Late-scan tissue-to-plasma ratio

Simplified PET study protocols are preferred in clinical studies, avoiding arterial cannulation and reducing the scan time. SUV method has several drawbacks, which can be partially solved by using tissue-to-plasma, tissue-to-blood, or tissue-to-reference tissue ratio. These ratios are often called SUV ratios (SUVR, SUR), but the units cancel out in ratio calculation, and activity concentrations can be used directly to calculate the ratios. Tissue-to-blood ratio is particularly attractive method for diagnostic studies, if it is possible to extract blood activity from the image.

Reversible uptake

When tracer uptake is reversible, tissue-to-plasma ratios stabilize sooner or later, and the ratio will be correlated (linearly or non-linearly) with the equilibrium volume of distribution (VT) of the tracer in the tissue.

Lehtiö et al (2003) showed with hypoxia tracer [18F]FETNIM in tumours that simple tissue-to-plasma ratio correlated well with VT - more accurate quantification of VT would require dynamic imaging and arterial blood sampling (or image-derived input). In contrast, tumour-to-muscle ratio which is commonly used in oncology did not show any correlation with VT (Lehtiö et al., 2003).

Mitkovski et al (2005) have validated the use of “simplified distribution volume” from a single 90-120 min PET scan for 2[18F]F-A-85380.

Irreversible uptake

When tracer uptake is irreversible during the PET scan, tissue-to-plasma ratio at a late time point correlates with the net tissue uptake of the tracer. This has been proved both theoretically and in practice in tumour [18F]FDG studies (van den Hoff et al., 2013), and in the brain and liver (Keramida & Peters, 2019). Tumour-to-blood ratio provides better prognostic factors than tumour-to-liver ratio, while SUV is the weakest method (Hofheinz et al., 2016).

In case of [18F]FDG the plasma TAC can be substituted with blood TAC.

Calculation of tissue-to-plasma ratio image

Before calculation, one must be sure that PET image is corrected for physical decay to the time of tracer administration, like the plasma (or blood) data is.

From a single-scan (static) PET study, the ratio image can be calculated using imgcalc, with the plasma radioactivity concentration during the PET scan as the divider. If the plasma (or blood) concentration is derived from a blood pool in the image, then the decay correction or calibration is of no concern.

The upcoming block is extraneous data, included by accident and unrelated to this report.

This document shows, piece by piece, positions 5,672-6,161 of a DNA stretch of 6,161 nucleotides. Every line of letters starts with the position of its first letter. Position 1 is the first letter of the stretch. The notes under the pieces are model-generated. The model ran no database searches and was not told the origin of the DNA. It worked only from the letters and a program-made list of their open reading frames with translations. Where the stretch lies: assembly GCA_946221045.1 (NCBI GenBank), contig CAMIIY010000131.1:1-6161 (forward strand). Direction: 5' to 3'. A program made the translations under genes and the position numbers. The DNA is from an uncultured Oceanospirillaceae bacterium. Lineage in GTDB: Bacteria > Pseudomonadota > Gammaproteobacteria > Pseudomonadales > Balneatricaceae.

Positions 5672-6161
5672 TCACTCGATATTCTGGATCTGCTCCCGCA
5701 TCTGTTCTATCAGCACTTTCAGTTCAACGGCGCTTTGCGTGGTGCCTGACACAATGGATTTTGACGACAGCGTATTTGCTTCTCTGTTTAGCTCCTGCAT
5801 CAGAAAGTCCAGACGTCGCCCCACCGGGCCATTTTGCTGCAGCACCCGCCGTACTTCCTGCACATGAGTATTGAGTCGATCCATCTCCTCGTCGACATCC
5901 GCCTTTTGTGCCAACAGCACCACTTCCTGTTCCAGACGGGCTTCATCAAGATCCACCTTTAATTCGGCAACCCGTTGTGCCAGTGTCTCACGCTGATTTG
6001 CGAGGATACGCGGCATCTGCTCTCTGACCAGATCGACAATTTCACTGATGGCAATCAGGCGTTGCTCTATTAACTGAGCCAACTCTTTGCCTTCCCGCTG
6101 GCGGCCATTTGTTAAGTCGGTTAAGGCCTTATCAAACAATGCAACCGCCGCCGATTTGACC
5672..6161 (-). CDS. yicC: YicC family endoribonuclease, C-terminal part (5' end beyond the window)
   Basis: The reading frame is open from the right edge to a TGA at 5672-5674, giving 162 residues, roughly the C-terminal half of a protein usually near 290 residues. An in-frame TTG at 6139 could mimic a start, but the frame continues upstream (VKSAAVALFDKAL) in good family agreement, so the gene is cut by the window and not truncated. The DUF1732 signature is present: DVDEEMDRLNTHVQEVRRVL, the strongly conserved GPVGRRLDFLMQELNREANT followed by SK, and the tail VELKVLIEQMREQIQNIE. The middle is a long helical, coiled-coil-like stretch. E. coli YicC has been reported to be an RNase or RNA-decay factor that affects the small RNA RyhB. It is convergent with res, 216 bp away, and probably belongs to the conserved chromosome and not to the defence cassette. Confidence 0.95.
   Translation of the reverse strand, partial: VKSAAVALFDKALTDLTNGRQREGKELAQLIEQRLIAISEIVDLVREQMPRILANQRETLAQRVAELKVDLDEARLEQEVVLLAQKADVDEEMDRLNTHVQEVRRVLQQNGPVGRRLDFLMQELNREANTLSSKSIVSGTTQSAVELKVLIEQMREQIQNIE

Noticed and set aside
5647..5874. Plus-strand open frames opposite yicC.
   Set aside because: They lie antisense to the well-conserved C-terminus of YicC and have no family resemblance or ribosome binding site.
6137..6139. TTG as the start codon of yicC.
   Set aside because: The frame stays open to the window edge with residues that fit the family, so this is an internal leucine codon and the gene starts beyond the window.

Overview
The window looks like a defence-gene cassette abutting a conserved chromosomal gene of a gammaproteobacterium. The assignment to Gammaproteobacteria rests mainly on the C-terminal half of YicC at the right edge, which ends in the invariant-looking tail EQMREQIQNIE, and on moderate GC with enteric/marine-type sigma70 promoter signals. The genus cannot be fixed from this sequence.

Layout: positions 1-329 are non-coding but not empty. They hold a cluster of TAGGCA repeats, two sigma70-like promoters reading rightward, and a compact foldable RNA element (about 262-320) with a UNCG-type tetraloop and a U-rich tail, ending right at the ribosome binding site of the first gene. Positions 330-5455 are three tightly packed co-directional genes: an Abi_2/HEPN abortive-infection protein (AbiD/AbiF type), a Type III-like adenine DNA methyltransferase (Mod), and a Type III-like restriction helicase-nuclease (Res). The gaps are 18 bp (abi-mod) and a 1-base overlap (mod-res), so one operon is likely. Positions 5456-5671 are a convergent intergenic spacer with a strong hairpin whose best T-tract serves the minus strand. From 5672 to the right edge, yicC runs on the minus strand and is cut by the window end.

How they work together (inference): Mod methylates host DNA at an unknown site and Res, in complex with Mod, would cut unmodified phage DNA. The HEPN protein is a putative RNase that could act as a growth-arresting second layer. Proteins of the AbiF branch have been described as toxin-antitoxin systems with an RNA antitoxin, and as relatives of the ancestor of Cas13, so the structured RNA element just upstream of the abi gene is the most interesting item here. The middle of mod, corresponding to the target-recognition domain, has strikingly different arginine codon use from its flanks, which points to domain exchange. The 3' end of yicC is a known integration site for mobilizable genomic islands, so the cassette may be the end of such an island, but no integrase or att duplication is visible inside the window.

For validation of the tissue-to-plasma method, the results should be compared to proper quantitative methods which require dynamic studies. Dynamic tissue-to-plasma ratio image may have to be calculated from a dynamic PET study and metabolite corrected plasma curve to study the time-course of the ratio. This can be accomplished by using imgratio. For validation, the regional tissue-to-plasma ratios may have to be calculated from a dynamic PET study and metabolite corrected plasma curve. This can be accomplished by using dftratio. To simulate single-scan PET study, the “static” image can be made from dynamic image with imginteg with option -avg.

Ratio images can be processed further as any parametric images, and regional ratios can be calculated for instance with Carimas.

Calculation of regional tissue-to-plasma ratios

Before calculation, one must be sure that tissue data is corrected for physical decay to the time of tracer administration.

From the regional radioactivity concentration values (TAC files) of a single-scan (static) PET study, the regional tissue-to-plasma ratios can be easily calculated using a spreadsheet software or using taccalc, with the (metabolite corrected) plasma radioactivity concentration during the PET scan as the divider. If taccalc is used, then the ratios are saved in TAC format, and can be viewed for example in web browser or Excel after conversion to HTML or XML table or CSV format, or converted into result file format for further processing.

The regional tissue-to-plasma ratios between a certain time range can be calculated using dftratio.

See also:


van den Hoff J, Oehme L, Schramm G, Maus J, Lougovski A, Petr J, Beuthien-Baumann B, Hofheinz F. The PET-derived tumor-to-blood standard uptake ratio (SUR) is superior to tumor SUV as a surrogate parameter of the metabolic rate of FDG. EJNMMI Res. 2013; 3: 77. doi: 10.1186/2191-219X-3-77.

Lehtiö K, Oikonen V, Nyman S, Grönroos T, Roivainen A, Eskola O, Minn H. Quantifying tumour hypoxia with fluorine-18 fluoroerythronitroimidazole ([18F]FETNIM) and PET using the tumour to plasma ratio. Eur J Nucl Med Mol Imaging 2003; 30(1): 101-108. doi: 10.1007/s00259-002-1016-x.

Mitkovski S, Villemagne VL, Novakovic KE, O’Keefe G, Tochon-Danguy H, Mulligan RS, Dickinson KL, Saunder T, Gregoire MC, Bottlaender M, Dolle F, Rowe CC. Simplified quantification of nicotinic receptors with 2[18F]F-A-85380 PET. Nucl Med Biol. 2005; 32(6): 585-591. doi: 10.1016/j.nucmedbio.2005.04.013.

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Updated at: 2019-11-26
Created at: 2007-11-23
Written by: Vesa Oikonen